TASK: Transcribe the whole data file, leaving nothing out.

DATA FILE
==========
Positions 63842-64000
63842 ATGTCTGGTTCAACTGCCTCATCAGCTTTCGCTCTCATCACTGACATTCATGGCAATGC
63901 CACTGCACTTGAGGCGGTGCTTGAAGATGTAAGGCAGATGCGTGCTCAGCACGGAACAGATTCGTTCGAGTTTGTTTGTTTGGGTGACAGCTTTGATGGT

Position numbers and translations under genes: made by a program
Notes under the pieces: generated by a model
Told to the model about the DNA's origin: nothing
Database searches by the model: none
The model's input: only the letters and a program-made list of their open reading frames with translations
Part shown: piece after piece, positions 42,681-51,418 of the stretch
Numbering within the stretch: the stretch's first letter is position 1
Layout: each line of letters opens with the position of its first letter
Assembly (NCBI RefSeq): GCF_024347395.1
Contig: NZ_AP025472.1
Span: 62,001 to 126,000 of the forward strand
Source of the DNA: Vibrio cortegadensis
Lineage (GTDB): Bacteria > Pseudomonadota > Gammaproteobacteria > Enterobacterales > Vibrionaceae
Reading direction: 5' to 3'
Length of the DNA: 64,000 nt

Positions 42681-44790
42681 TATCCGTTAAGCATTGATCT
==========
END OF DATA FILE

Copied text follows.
Positions 63842-64000
63842 ATGTCTGGTTCAACTGCCTCATCAGCTTTCGCTCTCATCACTGACATTCATGGCAATGC
63901 CACTGCACTTGAGGCGGTGCTTGAAGATGTAAGGCAGATGCGTGCTCAGCACGGAACAGATTCGTTCGAGTTTGTTTGTTTGGGTGACAGCTTTGATGGT

Position numbers and translations under genes: made by a program
Notes under the pieces: generated by a model
Told to the model about the DNA's origin: nothing
Database searches by the model: none
The model's input: only the letters and a program-made list of their open reading frames with translations
Part shown: piece after piece, positions 42,681-51,418 of the stretch
Numbering within the stretch: the stretch's first letter is position 1
Layout: each line of letters opens with the position of its first letter
Assembly (NCBI RefSeq): GCF_024347395.1
Contig: NZ_AP025472.1
Span: 62,001 to 126,000 of the forward strand
Source of the DNA: Vibrio cortegadensis
Lineage (GTDB): Bacteria > Pseudomonadota > Gammaproteobacteria > Enterobacterales > Vibrionaceae
Reading direction: 5' to 3'
Length of the DNA: 64,000 nt

Positions 42681-44790
42681 TATCCGTTAAGCATTGATCT